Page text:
Diabetes in cats has reached epidemic proportions. The disease affects as many as 1 in 50 cats, with male, neutered cats and cats who are overweight or obese being at greater risk. The condition is becoming more prevalent in cats due to factors such as diet and low activity levels.
Treating diabetes is not always straightforward
Management and treatment of feline diabetes is often perceived as a very complicated process, as each cat requires an individualized plan, which includes frequent reassessment and adjustments to treatment as needed. Additionally, diabetic cats are often challenging to diagnose, treat, and monitor. Diabetes mellitus is not always a straightforward diagnosis.
There are many misconceptions about treatments and responses when dealing with feline diabetes. Effective treatment is based on a combination of patient goals, implementation of the treatment plan, the patient’s response, and finances. A strong partnership between veterinarian and cat parent and a frequent, open dialogue is key to achieving optimal results.
Diabetes Educational Toolkit
To help veterinary professionals diagnose and treat diabetic cats, and to help them work with clients to make the best treatment decision for each individual cat, the American Association of Feline Practitioners has developed a comprehensive and user-friendly toolkit. This kit is a digital resource that puts the most relevant diagnostic and treatment information in the hands of veterinary professionals.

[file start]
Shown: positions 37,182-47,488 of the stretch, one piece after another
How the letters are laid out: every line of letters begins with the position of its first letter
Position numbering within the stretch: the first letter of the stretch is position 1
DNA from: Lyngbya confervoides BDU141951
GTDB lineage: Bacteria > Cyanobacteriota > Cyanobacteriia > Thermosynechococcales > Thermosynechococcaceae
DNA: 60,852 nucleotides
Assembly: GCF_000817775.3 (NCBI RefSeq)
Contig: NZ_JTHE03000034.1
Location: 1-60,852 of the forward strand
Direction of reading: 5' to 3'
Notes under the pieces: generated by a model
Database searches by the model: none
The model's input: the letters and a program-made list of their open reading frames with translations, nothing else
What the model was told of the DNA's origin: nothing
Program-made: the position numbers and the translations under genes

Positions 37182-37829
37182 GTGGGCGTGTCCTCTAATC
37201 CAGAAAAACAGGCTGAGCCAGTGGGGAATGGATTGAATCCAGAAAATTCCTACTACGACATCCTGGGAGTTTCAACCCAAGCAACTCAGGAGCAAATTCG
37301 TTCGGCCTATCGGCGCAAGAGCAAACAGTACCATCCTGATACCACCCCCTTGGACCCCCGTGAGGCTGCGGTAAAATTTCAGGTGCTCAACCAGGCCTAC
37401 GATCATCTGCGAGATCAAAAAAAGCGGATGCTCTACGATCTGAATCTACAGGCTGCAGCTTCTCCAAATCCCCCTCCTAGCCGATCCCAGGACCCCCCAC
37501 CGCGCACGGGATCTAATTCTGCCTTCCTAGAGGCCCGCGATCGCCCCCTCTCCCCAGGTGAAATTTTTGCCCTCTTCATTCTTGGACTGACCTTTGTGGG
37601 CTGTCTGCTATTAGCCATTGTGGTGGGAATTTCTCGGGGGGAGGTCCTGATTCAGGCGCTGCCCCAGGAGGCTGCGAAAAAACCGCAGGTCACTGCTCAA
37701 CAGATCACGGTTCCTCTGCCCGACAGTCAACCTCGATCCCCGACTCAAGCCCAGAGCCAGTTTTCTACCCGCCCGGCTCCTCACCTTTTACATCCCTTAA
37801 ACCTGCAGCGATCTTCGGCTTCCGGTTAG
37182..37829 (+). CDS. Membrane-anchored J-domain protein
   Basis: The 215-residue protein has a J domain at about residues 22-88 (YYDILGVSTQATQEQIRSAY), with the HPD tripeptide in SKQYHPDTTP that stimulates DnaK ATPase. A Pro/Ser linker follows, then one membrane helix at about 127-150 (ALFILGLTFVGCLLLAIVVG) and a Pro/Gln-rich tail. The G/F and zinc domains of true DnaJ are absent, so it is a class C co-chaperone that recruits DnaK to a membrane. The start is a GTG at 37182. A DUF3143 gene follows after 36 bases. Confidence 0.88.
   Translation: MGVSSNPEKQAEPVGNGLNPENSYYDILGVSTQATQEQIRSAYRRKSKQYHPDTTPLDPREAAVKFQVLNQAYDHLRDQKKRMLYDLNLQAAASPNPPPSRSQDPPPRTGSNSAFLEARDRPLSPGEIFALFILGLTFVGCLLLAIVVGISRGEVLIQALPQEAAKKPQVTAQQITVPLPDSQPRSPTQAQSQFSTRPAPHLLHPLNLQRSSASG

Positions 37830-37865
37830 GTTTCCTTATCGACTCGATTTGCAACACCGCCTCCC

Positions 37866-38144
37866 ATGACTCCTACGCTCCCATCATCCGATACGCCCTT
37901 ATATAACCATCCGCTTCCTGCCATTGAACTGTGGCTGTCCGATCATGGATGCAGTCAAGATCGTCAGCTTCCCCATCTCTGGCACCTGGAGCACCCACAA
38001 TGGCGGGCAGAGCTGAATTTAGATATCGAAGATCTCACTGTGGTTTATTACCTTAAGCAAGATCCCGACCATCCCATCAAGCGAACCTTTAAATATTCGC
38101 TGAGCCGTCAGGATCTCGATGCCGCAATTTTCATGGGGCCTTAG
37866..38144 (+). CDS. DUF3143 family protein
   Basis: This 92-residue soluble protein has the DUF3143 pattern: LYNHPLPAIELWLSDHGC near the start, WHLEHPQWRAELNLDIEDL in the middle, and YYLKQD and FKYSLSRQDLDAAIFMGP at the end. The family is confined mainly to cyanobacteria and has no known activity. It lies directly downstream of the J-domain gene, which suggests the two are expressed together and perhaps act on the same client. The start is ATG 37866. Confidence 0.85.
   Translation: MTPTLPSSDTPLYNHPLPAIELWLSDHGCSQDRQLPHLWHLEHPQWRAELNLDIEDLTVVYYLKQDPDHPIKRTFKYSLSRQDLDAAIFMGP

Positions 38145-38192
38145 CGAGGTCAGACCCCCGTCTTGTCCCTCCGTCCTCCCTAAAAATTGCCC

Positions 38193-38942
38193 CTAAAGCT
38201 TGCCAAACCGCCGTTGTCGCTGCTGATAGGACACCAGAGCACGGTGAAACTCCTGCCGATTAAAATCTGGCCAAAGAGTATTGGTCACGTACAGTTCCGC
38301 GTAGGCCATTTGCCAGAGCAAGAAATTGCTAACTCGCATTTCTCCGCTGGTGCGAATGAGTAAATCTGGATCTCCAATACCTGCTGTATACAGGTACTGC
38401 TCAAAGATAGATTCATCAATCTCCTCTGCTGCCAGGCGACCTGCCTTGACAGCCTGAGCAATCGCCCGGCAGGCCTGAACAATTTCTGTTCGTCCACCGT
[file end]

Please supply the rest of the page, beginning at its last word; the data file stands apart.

“We are excited to release this digital resource to the veterinary community in the hopes that we can help veterinary professionals in the diagnosis and treatment of their diabetic feline patients through providing easy-to-access information that can be implemented for each cat. The purpose is to create more informed veterinary teams as well as cat caregivers,” said Dr. Apryl Steele, President, AAFP Board of Directors. “This Diabetes Educational Toolkit is intended to be an on-the-ground tool for veterinary professionals to access and gather the most relevant information quickly.”
You can view the full toolkit here.
The AAFP also offers resources for cat parents of cats with diabetes here.